Diamond Raven was fussing at her as she walked over to the veiled Tzarin – but he walked with her the whole way. Raizel didn’t listen so much to his words as she listened to his tone. He wasn’t happy with her, no, but he was also worried for her. Worried about her? What could be all that dangerous about singing to a Tzarin? He might laugh at her. They all might. Courtiers, she had heard, were like that.
She stepped into the brilliantly-veiled tent – as covered and as decorated as the Tzarin himself – and bowed. “Prince, I hear you would have me sing for you.”
“Yes.” The voice was raspy and strange. The Prince lifted up the veils to reveal a visage that had been burned and scorched so badly that it was hardly a face anymore. His left eye didn’t appear to work correctly and his lips were curled in a permanent sneer. “Yes, if it woudl not hurt your eyes or your voice to do so.”
His accent, too, was strange, but that, at least, could be explained by him being a foreigner. Raizel bowed again and looked the man in the face. “I would love to sing to you, Tzarin – that is, Prince.”
“Are you not horrified?” asked a courtier from behind her.
“It is sad that one so young was hurt so badly, of course. But do you think I haven’t seen burns before? The wilds of the mountains have forest fires. A child can fall into a fireplace or against a forge. The world is not a safe place.”
“Are you saying,” asked another one, the voice higher and a little bit sharp, “that our Prince was out fighting forest fires or working at a forge?”
“Were you, Prince?” she asked politely.
“No.” His lips were still sneering, but she thought she saw something of a smile there as well. “No, I was touched with a potion when I was very young, a potion meant for someone else.”
“It was meant for someone, at least,” tittered a courtier. Raizel was beginning to dislike them strongly.
“Such things are awful,” she agreed. “You wish me to sing for you?”
“I would like that very much, yes, please.”
“Then I will sing for you, Prince.” She set her feet carefully, closed her eyes for a moment, and hummed a couple bars.
“Is that what counts for singing in the mountains?” sniggered one of the audience. Raizel paid them no mind.
The song she thought of might offend, but it did not seem as if the Prince worried too much about being offended, what with the company he kept.
She opened her eyes, looked at the Prince, and sang.
She told the song-story of the One-eyed Fox, a man so stubborn he’d never die. She told how he climbed up the tallest tree in the middle of a forest fire and pissed down on it. She told about him loosing the waters of Pouifeson Lake down into the Valley, so that now there is only Pouifeson River and the fires no longer burn there.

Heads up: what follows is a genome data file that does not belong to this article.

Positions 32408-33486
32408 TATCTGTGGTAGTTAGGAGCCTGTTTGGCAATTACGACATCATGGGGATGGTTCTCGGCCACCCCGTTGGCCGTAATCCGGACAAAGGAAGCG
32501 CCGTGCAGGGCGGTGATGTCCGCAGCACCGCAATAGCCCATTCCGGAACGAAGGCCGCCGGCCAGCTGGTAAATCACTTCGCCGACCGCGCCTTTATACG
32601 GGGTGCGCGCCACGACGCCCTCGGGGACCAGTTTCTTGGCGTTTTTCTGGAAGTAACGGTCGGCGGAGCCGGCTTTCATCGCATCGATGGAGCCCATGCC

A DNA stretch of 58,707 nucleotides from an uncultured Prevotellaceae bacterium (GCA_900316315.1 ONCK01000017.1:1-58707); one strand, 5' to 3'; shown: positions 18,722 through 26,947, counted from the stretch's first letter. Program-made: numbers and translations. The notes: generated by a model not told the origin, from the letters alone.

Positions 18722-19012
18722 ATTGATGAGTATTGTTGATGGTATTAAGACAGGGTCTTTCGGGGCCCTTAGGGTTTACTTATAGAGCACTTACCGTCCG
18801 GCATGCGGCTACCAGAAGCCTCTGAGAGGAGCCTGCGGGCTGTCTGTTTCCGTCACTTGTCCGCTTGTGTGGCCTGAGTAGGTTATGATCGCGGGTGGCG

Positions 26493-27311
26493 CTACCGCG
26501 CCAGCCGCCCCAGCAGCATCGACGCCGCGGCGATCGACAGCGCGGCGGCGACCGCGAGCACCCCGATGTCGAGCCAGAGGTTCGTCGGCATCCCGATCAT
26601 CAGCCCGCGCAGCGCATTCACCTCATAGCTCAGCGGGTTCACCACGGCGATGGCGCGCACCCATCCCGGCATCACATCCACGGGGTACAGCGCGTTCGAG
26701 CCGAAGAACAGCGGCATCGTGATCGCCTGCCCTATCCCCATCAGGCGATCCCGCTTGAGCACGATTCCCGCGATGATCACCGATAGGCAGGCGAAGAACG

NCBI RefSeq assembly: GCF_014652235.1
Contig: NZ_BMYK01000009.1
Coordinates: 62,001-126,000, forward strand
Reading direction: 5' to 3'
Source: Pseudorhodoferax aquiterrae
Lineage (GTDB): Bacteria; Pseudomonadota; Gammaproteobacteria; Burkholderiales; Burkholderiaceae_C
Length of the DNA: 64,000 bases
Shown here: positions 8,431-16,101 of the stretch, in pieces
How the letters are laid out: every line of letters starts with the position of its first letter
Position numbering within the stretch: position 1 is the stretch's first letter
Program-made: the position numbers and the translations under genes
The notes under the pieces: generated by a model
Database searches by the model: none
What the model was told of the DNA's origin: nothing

It was a long song, and she knew all the verses by heart, including the ones her grandfather and great-grandmother had made up. When she was done, she had made her audience laugh and cry by turns, sniffle and sob.
She found the Diamond Raven pressing a cup into her hands. “Drink,” he murmured.
She bowed first to the Prince and then drank.
“A lovely song.” His voice was a little rougher, she thought, but no tears touched his cheeks. “Tell me, honored tradeswoman, is this a true song of the mountains?”
“My people have been singing it as long as they know, and the mountains…” SHe hesitated and looked at the Diamond Raven for a moment before glancing back at the Prince. “We are all mountain folk, in a way,for the mountains stretch nearly to the capital. But I suppose I’m as mountains as they come, sir.”
“Your highness,” hissed one of the courtiers.
“Your highness,” she corrected herself, before shooting that courtier a look. “His title matters but his comfort doesn’t? Don’t you people have trade accidents, down in Mipodek?”
She was startled to hear a raspy noise like a cough come from the Prince. It hacked on for a moment before settling into laughter. “Arutep, give this tradeswoman a ring. The one with the opal stone. Honored singer,” he said, pausing to chuckle again, “should you ever need anything from Mipodek, show them this ring. It is my sigel and seal, and my promise.”
She took the ring from a distressed Arutep — the one who had corrected her on the Prince’s title, who had to strip it off his own finger and press it all unwillingly into her hand.
“Thank you, your greatness. That is how we address a Tzarin, a Prince, in our land,” she added, “and while you are visiting, your greatness, maybe I could suggest something?”
“As a fellow traveller, you can suggest anything,” he told her grandly.
She hid her amusement — Princes and Tzarins were not much different, it seemed, if the stories about Tzarins were true. “Take the veils off, your Greatness. People will stare — but they stare at the veils, too. And here, we understand trade accidents. We understand pain.”
She caught the Diamond Raven eyeing her strangely, but now was not the time. The Prince was nodding solemnly, and that was what was important.